by Andy Wolverton
Afterlife with Archie, Vol. 1: Escape from Riverdale – Roberto Aguirre-Sacasa and Francesco Francavilla (Archie Comics Publications)
I’m not sure anyone really could’ve predicted this…
Maybe Francesco Francavilla’s variant cover of Life with Archie #23 was originally nothing more than a joke, or maybe it was part of a carefully devised plan all along, but I really don’t think anyone could’ve envisioned what Afterlife with Archie has become.
For over seven decades, readers have grown to adore the clean-cut, clumsy-but-lovable redheaded teenager, Archie Andrews, and his supporting cast of characters: his best friend Jughead Jones, his rival Reggie Mantle, and of course, the loves of his life, Betty and Veronica. Anyone even remotely familiar with Archie and his buddies might think Afterlife with Archie would emerge as a fun-filled, madcap zombie romp in the spirit of nearly 75 years of Archie comics. Nothing could be further from the truth.
It won’t be much of a spoiler to reveal that Escape from Riverdale — a story arc that features the first five issues of the Afterlife with Archie series– begins with Jughead’s dog, Hot Dog, being killed by a hit-and-run driver. With nowhere else to turn, Jughead takes Hot Dog to Sabrina the Teenage Witch. What happens next turns the whole Archie universe on its head, and it will never be the same.
Afterlife with Archie is the first title from Archie Comics to be rated “Teen +” and including a “Violence & Mature Content” statement. This is a horror title, after all, yet what amazes me is how writer (and now Chief Creative Officer at Archie Comics) Roberto Aguirre-Sacasa is able to maintain the spirit of the original comic and make it work in the realm of horror.
For example, the ever-present rivalry (or vindictiveness, if you will) between Betty and Veronica emerges early in the story as they fight over which one of them Archie will take to the Halloween dance. Veronica asks Archie, “Do you want me to dress as Sexy Witch or Sexy Gypsy? If I’m a Sexy Witch, I wear a pointy hat. If I’m a Sexy Gypsy, I wear–” to which Betty, who has just entered the scene, finishes, “– basically what you wear every day?” Such an exchange wouldn’t be too out of place in a typical Archie comic, but when you combine the scene with Francavilla’s pulp/retro art style and a color palette of fiery oranges and yellows, suggesting that everything’s about to go to hell… Well, let’s just say there’s trouble brewing in Riverdale like we’ve never seen.
While the first issue’s quotient of zombie mayhem is strong enough to draw us in, Aguirre-Sacasa elevates the rest of the arc to a level of poignancy and depth I wasn’t expecting. The creators understand both the emotional structures of these familiar characters and the core of true horror — not from cheap scares, but from connections to the things that really terrify us — such as the threat of dreams unrealized, of losing our friends and families, of regrets that may haunt us forever. One of the most emotionally-charged scenes involves Archie and his dog, Vegas. It’s a scene in which we get Vegas’s thoughts during a pivotal moment of danger, a scene that could’ve come across as manipulative or corny, but is instead powerful and unforgettable. Another involves Smithers, the butler of Veronica and her father, Hiram Lodge. We learn something of what Smithers has sacrificed for the Lodge family and to what lengths he’s willing to go to secure their protection.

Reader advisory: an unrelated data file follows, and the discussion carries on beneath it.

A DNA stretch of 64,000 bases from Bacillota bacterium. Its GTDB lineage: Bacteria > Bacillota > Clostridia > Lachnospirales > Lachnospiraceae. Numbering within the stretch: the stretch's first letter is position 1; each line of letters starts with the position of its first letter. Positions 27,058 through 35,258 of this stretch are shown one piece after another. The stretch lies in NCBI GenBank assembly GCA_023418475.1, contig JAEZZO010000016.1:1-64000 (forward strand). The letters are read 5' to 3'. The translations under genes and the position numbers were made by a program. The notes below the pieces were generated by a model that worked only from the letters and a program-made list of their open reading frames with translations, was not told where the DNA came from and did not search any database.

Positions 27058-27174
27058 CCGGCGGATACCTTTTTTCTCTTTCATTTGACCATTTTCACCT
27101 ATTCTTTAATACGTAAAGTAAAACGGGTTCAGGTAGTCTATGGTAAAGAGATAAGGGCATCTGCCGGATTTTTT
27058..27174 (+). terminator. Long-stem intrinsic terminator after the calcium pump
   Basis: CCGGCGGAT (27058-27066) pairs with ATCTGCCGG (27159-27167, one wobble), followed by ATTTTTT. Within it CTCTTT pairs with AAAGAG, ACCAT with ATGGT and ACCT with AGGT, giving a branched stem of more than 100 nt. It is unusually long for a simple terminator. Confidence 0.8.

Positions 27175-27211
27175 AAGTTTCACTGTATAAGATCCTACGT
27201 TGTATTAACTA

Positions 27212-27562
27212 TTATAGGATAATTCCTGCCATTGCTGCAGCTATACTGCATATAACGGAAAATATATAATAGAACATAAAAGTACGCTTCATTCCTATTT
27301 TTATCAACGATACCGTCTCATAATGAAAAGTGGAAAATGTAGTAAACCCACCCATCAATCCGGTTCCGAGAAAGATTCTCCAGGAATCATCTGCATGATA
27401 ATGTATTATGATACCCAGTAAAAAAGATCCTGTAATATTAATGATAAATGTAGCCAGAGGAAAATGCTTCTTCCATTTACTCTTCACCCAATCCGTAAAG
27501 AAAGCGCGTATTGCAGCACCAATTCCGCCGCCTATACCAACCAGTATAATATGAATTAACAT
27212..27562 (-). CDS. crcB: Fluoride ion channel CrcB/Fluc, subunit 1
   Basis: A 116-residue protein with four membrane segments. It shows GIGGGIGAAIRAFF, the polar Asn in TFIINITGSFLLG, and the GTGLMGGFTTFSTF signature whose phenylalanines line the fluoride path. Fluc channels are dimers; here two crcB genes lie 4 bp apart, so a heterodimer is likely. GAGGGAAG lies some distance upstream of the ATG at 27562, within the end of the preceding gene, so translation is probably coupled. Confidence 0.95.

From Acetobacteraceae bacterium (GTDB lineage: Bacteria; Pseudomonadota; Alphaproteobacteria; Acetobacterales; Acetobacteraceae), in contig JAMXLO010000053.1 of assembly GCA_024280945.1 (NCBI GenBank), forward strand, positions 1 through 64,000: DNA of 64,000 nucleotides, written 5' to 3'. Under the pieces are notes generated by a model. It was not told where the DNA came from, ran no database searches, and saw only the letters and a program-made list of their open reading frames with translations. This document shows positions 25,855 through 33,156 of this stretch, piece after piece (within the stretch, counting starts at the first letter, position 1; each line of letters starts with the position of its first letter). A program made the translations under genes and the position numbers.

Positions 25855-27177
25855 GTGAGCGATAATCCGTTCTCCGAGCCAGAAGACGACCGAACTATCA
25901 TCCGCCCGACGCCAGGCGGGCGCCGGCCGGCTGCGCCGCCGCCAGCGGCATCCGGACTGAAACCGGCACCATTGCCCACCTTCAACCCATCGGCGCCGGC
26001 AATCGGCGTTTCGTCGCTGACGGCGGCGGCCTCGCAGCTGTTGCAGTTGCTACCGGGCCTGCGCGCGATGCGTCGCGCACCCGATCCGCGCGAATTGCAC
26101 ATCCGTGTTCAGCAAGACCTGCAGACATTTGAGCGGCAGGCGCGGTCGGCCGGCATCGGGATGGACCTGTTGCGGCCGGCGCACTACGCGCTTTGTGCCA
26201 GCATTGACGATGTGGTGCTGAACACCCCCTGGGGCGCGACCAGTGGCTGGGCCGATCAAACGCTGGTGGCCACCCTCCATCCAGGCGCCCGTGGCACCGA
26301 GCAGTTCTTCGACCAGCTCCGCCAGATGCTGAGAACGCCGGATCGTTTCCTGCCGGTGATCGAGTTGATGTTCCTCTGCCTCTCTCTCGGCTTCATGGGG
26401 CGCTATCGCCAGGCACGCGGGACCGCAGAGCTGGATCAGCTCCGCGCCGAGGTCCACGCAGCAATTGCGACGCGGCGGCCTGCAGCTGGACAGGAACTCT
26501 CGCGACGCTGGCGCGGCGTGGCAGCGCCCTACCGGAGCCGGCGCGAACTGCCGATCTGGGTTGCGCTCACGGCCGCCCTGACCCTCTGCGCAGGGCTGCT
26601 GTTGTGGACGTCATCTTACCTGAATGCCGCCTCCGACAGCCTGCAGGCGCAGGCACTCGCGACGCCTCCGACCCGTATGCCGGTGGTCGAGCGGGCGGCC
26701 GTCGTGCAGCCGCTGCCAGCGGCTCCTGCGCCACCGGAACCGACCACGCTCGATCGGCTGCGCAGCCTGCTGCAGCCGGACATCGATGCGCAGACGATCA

Francavilla has emerged during the last several years as an artist who is clearly comfortable in noir/pulp settings with his run on Detective Comics a couple of years ago, and his recent creator-owned title, The Black Beetle. If horror isn’t a close relative of noir/pulp, it’s certainly a next-door neighbor, as Francavilla demonstrates throughout the book. His use of framing, pacing, chiaroscuro and color show that the artist has a firm grasp on what makes horror work, and man, does he know how to work it.
With older comics like Archie, especially ones based on comedy, actions rarely have far-lasting consequences. Situations usually resolve themselves and rivals live to fight another day. Not so with Afterlife with Archie. Some of the characters, perhaps some of our favorites, die. Horribly. The ones who survive — well, we don’t really have any guarantees, do we? But isn’t that part of the horror, the struggle between despair over what’s been lost and the will to fight for survival? Maybe what makes Afterlife with Archie so powerful and compelling is that Aguirre-Sacasa and Francavilla have taken characters we’ve known and loved for nearly 75 years and have shown us that maybe they’re not as safe as we thought they were. And their dilemmas are indeed compelling. If you haven’t guessed it by now, Afterlife with Archie is a must-read.
This volume includes original covers, variant covers, and an amazing wealth of sketches by Francavilla.
Check into Afterlife with Archie…and while you’re at it, see what else is going on in Riverdale: